“I remember staying in the hospital for two months. As the days went by, my child started improving, and eventually, she was allowed to leave the ICU. Because I was unfamiliar with everything, the doctors guided me on how to care for my baby using Kangaroo care until she reached 2 kilograms,” she shares.

Thanks to NEST360-provided devices and meticulous care in the neonatal ward, Rahma overcame initial challenges in feeding and breathing, eventually thriving under Kangaroo care until discharge at a healthy 11.7 kilograms.

Reflecting on personal challenges, Dr Grace Magembe shares her experience with eclampsia during her last pregnancy, necessitating premature delivery at 30 weeks.

Her poignant journey underscores the critical shortage of essential equipment like the continuous positive airway pressure (CPAP) machines at Muhimbili, a gap partially bridged by external partnerships that provided life-saving devices.

“I recall when I was the regional medical officer for Dar es Salaam, we received partners who brought us about five CPAP machines.

“Out of those five, I gave two to Muhimbili, one went to Temeke, one to Mwananyamala, and another to Amana. However, the CPAP machine meant for Mwananyamala had not been unpacked, so it was brought to Muhimbili to assist my child,” she shares.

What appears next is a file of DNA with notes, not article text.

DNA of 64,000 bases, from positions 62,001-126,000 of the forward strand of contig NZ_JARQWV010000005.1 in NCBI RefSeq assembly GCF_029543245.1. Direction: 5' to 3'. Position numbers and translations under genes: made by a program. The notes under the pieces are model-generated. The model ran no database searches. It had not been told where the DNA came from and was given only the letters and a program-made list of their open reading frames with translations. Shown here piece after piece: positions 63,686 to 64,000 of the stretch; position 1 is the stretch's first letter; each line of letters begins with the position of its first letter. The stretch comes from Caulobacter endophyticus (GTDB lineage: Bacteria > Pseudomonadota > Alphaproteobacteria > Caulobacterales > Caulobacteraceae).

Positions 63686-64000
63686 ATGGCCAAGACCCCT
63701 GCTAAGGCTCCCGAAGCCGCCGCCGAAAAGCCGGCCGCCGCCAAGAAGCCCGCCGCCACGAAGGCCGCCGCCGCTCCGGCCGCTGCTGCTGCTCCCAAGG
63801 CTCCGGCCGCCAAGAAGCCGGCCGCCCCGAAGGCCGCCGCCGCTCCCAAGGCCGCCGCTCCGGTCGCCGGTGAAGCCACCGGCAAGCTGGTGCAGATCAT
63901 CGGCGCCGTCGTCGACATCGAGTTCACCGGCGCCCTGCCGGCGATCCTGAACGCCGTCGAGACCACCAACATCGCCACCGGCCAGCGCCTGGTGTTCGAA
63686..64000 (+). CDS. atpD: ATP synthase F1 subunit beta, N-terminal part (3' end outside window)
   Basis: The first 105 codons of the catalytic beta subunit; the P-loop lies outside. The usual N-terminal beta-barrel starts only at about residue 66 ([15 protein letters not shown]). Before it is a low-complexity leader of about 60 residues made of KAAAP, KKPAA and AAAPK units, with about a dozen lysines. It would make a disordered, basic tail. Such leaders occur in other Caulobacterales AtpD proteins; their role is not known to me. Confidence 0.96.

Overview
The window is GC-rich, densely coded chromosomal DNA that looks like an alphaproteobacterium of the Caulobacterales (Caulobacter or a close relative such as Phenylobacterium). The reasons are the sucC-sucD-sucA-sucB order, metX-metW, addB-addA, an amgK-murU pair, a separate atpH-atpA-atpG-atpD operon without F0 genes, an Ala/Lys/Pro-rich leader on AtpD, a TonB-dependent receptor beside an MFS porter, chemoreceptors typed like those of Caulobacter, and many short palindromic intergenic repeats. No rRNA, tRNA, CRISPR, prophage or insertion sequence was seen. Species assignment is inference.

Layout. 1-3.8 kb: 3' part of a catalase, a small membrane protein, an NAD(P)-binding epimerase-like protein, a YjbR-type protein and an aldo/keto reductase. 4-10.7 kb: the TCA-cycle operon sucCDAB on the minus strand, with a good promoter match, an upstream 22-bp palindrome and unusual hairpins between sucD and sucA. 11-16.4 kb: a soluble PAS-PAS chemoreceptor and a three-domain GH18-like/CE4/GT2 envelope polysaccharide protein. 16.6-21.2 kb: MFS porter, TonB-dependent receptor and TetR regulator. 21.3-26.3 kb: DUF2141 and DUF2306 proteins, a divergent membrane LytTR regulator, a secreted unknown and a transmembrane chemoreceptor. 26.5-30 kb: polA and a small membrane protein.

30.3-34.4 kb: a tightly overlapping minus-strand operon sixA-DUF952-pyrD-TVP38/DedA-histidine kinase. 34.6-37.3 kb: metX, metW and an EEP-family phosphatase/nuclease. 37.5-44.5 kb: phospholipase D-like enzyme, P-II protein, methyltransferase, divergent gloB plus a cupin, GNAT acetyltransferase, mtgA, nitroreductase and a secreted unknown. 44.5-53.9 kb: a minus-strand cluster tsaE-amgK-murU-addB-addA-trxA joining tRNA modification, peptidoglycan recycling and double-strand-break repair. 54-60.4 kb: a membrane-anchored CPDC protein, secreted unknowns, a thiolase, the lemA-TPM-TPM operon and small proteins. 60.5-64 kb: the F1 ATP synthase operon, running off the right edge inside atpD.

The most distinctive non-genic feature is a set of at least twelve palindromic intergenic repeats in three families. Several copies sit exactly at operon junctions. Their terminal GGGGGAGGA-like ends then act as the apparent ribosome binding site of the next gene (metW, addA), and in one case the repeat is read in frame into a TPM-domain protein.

Dr Grace further added that these services help children who would otherwise die or suffer disabilities because their brains have encountered challenges. Children grow because of these services.

Phase 2 of NEST360, which was launched on June 13, 2024, at Ubungo District Hospital, represents a pivotal expansion in scaling newborn care across Tanzania and Zanzibar from 2024 to 2029.

This phase aims to include 25 additional hospitals, addressing critical gaps in equipment procurement and healthcare provider training.

A significant investment of Sh9.9 billion will bolster these efforts, focusing on enhancing reporting systems crucial for monitoring and improving healthcare outcomes.

Chief Medical Officer of Dar es Salaam, Dr Mohammed Mang’una, emphasises on the urgent need for decentralised new-born care services beyond regional hubs.

“On average, more than 430 children are born daily in Dar es Salaam, and out of these, 86 (20 percent) require various newborn care services for complications. These services are only provided at regional and national hospitals, causing significant congestion at these centres and endangering newborn lives,” he elaborates.